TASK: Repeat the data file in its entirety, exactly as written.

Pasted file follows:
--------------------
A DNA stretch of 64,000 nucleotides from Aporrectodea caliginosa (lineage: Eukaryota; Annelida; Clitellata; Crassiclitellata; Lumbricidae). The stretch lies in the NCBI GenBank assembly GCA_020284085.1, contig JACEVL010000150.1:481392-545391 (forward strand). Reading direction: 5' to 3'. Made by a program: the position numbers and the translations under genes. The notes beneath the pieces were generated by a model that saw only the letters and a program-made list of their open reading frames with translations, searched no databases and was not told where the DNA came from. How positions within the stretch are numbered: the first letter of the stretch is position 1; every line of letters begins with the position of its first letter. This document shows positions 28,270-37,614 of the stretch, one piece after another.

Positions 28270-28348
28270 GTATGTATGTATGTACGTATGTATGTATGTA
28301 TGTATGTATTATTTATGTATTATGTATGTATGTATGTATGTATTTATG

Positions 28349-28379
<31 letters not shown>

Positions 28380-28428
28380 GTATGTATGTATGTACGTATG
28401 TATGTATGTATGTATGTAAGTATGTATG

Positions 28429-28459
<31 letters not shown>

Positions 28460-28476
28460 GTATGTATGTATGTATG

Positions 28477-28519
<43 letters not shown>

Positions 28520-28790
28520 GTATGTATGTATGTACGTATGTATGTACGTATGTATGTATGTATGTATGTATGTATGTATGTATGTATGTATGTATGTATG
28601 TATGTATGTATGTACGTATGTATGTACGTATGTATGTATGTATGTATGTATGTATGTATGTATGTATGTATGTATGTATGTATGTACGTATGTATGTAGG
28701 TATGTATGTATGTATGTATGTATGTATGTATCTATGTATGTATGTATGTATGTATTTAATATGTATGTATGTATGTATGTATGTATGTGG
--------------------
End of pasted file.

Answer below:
A DNA stretch of 64,000 nucleotides from Aporrectodea caliginosa (lineage: Eukaryota; Annelida; Clitellata; Crassiclitellata; Lumbricidae). The stretch lies in the NCBI GenBank assembly GCA_020284085.1, contig JACEVL010000150.1:481392-545391 (forward strand). Reading direction: 5' to 3'. Made by a program: the position numbers and the translations under genes. The notes beneath the pieces were generated by a model that saw only the letters and a program-made list of their open reading frames with translations, searched no databases and was not told where the DNA came from. How positions within the stretch are numbered: the first letter of the stretch is position 1; every line of letters begins with the position of its first letter. This document shows positions 28,270-37,614 of the stretch, one piece after another.

Positions 28270-28348
28270 GTATGTATGTATGTACGTATGTATGTATGTA
28301 TGTATGTATTATTTATGTATTATGTATGTATGTATGTATGTATTTATG

Positions 28349-28379
<31 letters not shown>

Positions 28380-28428
28380 GTATGTATGTATGTACGTATG
28401 TATGTATGTATGTATGTAAGTATGTATG

Positions 28429-28459
<31 letters not shown>

Positions 28460-28476
28460 GTATGTATGTATGTATG

Positions 28477-28519
<43 letters not shown>

Positions 28520-28790
28520 GTATGTATGTATGTACGTATGTATGTACGTATGTATGTATGTATGTATGTATGTATGTATGTATGTATGTATGTATGTATG
28601 TATGTATGTATGTACGTATGTATGTACGTATGTATGTATGTATGTATGTATGTATGTATGTATGTATGTATGTATGTATGTATGTACGTATGTATGTAGG
28701 TATGTATGTATGTATGTATGTATGTATGTATCTATGTATGTATGTATGTATGTATTTAATATGTATGTATGTATGTATGTATGTATGTGG